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choppergirl

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Current world events as of January 7, 2020 are not helping the homebuilt aviation hobby one bit....
Declaring no fly zones everywhere for non-commercial big bus passenger hauling aircraft is next :-/
You know the justification your hobby is going to get toasted next?
The revenge bent guys that flew airplanes into the WTC trained in Florida in a little private planes...

My friend from AZ sent me a map today of all the patch work quilt no-fly zones covering his county just because of the news story of the desert sighting of all those non-indentifying quadcopters (and why should they identify, who cares? I don't know 99%+ of who's in the cars that pass me on the road).
 

Pops

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" I don't know 99%+ of who's in the cars that pass me on the road.

Unless some thinking is changed, that is in the near future right after ANY aircraft that leaves the ground.
After all it's for your safety.
 

choppergirl

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The FAA has no obligation to listen to anything we say, and coversely and reciprocally, we have no obligation to listen to anything they say*. I didn't sign anything that says I would obey any laws regarding use of the air, sorry. Obey who you want to obey, I myself am going to run with "slash ignore the FAA". I think they did a pretty great job back in the day coming up with some level headed guilde lines and rules to make public and private aviation safe (as long as the pilot has the ultimate authority in any situation to decide the best course of action, i.e., I'm siding with Captain Sulivan aka Sully on this one), but when it comes to flexing their established muscle today, as a tool of big corporate interests (think Amazon drone deliveries), or military interests (No homebrew drones to compete with Darpa created computer controlled swarming drones), the FAA is way of kilter.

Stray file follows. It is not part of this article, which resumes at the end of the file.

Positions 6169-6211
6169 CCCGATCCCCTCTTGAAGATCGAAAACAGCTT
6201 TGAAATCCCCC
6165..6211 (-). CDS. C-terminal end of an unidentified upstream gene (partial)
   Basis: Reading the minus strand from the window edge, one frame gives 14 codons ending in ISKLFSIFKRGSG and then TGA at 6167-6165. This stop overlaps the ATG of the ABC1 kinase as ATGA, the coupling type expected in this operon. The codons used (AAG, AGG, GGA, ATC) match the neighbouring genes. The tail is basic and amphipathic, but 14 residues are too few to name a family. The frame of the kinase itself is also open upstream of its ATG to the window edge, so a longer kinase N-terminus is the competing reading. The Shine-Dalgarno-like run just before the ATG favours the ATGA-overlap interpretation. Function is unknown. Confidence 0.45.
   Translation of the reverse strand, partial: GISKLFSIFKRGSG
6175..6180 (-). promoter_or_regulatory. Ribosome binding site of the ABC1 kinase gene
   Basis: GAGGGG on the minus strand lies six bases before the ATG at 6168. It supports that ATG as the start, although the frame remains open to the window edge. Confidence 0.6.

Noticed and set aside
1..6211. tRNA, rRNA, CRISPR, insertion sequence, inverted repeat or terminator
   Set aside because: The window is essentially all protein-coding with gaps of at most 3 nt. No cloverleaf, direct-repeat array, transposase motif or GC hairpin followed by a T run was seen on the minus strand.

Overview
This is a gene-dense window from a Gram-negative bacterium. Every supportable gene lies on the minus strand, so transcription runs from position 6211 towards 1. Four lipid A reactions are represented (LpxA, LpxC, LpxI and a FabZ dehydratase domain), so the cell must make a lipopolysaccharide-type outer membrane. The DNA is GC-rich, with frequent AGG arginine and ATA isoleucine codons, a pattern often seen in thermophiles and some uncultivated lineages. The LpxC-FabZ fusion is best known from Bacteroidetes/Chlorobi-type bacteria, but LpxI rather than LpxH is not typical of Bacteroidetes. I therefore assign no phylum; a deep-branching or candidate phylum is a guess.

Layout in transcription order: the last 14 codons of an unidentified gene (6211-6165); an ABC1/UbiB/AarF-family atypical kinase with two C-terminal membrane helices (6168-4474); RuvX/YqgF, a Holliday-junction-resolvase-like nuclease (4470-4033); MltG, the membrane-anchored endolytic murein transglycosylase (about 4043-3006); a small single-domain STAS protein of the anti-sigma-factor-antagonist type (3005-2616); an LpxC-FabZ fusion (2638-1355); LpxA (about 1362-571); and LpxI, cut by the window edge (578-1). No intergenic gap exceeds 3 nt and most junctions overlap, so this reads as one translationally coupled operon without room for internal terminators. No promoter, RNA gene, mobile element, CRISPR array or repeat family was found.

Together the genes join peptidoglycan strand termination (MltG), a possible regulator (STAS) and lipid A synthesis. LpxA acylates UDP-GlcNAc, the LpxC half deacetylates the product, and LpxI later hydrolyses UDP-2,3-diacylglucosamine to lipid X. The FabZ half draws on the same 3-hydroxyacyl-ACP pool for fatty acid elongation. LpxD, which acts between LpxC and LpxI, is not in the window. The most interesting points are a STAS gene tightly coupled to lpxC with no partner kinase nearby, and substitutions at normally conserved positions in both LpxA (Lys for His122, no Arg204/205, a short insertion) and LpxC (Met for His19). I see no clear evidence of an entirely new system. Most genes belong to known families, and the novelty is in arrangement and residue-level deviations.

The more quadcopter videos I watch, and I've been binge watching them daily for the last month or two (ZOMG I'm in love with flying again :) esp. these beast/xclass quads), the more I see that OMG, I just missed the Golden Age of Quadcopters... but only by a few years, not by a few decades, like the Golden Age of Hang Gliders and Ultralights back in the 1980's in my Berger-Burr's Encyclopedia of Ultralights.

And it's not too late for me to catch the tail end, maybe even be on the springboard to even bigger developments. And I didn't entirely miss it - at the time the scene was exploding, I was inside a video game flying very quadcopter like vehicles... and hacking them to be faster, wilder, more fun. A real quadcopter compared to what I designed back in the day, is a Tazmanian Devil in the air, a whirlwind, and I was like wow, this is Formula 1 in the air.


You don't need a honking big airplane any more to get a first person view of flying, and you don't even need to be in a cockpit risking your neck and guzzling gas to do it. Flying quadcopters really is cheap aircraft for the masses. They aren't entirely cheap, but the prices --> down. So why on earth would you want to quash it. You know what will happen? China and Europe will zoom right pass you technologically, in that area of grassroots hobbiest/enthusiast driven research and development, and not blink an eye.